Clift has taken the far-reaching powers of the Internet to act locally. He is the founder of e-democracy, an organization dedicated to using the Internet to strengthen our democracy from the ground up.
What Clift would like to see are communities anywhere in the world bringing diverse minds and opinions together in civil discussions on local issues. The strategy? E-mail combined with the Web.
“E-mail is actually the most democratic medium,” says Clift. Subscribers to e-democracy can receive updates about ongoing discussions they care about in their inbox and instantly join the conversation that’s happening online. “In order to publish all you have to do is push ‘reply,’” he said. Or they can opt out of e-mail updates and keep their participation Web-only.
E-democracy calls these discussions Issues Forums and users have already established 25 of them in 15 communities in the United States, the United Kingdom, and New Zealand.
Some of these online forums bring together members of a neighborhood, others draw residents of a far-flung rural community and some invite the citizens of an entire city. Each one functions like an ongoing town hall meeting where members can express their opinions on local issues or topics in ongoing online discussions, hash out differences, work toward a public goal, and act as a group to effect change.
Unlike many other online groups Clift says, which tend to gather like minds around a common cause, these forums invite and thrive on diversity. On e-democracy’s Minneapolis forum says Clift, Democrats regularly exchange ideas with Republicans, tenants with landlords, long-time residents with new immigrants. No one engages in name-calling or incendiary commenting. And everyone has the ear of local government representatives. Minneapolis Mayor R.T. Ryback actually announced his candidacy on his local e-democracy Issues Forum.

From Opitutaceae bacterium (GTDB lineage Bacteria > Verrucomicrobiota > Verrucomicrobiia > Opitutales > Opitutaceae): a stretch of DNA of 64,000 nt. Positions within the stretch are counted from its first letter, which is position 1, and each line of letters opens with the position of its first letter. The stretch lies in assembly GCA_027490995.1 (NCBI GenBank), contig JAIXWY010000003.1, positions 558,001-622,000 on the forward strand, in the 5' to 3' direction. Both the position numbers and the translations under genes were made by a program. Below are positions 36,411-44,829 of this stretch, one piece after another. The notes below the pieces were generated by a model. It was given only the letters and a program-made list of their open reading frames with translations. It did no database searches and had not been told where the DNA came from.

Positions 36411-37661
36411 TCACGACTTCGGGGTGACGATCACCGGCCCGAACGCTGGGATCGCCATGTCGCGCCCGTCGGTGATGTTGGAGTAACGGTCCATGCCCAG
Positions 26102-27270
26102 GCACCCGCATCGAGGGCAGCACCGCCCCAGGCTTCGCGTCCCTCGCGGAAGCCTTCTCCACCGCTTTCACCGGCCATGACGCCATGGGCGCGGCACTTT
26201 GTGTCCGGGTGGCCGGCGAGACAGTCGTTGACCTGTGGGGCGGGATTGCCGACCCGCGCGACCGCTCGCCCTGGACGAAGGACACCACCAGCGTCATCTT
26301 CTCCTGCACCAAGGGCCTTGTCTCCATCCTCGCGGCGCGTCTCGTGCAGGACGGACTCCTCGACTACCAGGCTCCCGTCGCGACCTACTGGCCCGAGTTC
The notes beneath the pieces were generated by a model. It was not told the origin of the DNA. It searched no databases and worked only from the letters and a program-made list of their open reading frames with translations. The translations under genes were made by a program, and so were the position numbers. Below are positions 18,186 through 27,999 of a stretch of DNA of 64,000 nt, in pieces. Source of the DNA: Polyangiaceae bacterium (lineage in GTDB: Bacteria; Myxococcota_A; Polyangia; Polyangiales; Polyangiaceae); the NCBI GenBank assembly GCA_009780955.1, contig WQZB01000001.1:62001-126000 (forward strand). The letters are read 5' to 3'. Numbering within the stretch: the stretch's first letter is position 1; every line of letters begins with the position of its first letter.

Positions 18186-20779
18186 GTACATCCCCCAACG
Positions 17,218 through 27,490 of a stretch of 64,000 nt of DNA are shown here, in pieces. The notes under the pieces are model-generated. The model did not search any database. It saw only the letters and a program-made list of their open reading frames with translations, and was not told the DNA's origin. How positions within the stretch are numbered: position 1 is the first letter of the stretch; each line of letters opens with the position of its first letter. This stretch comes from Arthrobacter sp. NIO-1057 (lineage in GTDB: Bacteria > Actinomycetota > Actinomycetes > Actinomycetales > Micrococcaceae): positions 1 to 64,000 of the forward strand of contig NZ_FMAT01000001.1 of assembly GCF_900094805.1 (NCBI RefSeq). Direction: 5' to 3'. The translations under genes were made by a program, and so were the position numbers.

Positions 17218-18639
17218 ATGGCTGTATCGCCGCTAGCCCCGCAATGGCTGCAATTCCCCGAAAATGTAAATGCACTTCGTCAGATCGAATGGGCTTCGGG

Annie Young, leader of the Minneapolis-St. Paul Parks Board is a regular participant on her citywide forum. She floats ideas on the forum for park initiatives and gets feedback on existing conditions and problems. “E-democracy is an incredible way to be one on one with our constituents,” she says, “it’s a really good way to make government responsive.”
The conversation remains civil with the help of e-democracy’s few simple rules; everyone must use his or her real name for accountability, and each member can post only twice a day to cut down on inbox clutter.
“As long as there is a civic cross roads online, information, news, local content of any kind can find a real audience through local conversation,” says Clift. Online forums keep citizens connected, talking to each other and talking to government about what matters to them, whether it is upcoming local elections or water fountains in their park.
What do you think?
As the former manager of the government site for the city of Minneapolis, Clift’s work at e-democracy is also aimed at encouraging government to make all of its information easily accessible online -- from census data to video recordings of town meetings. How wired is your local government?
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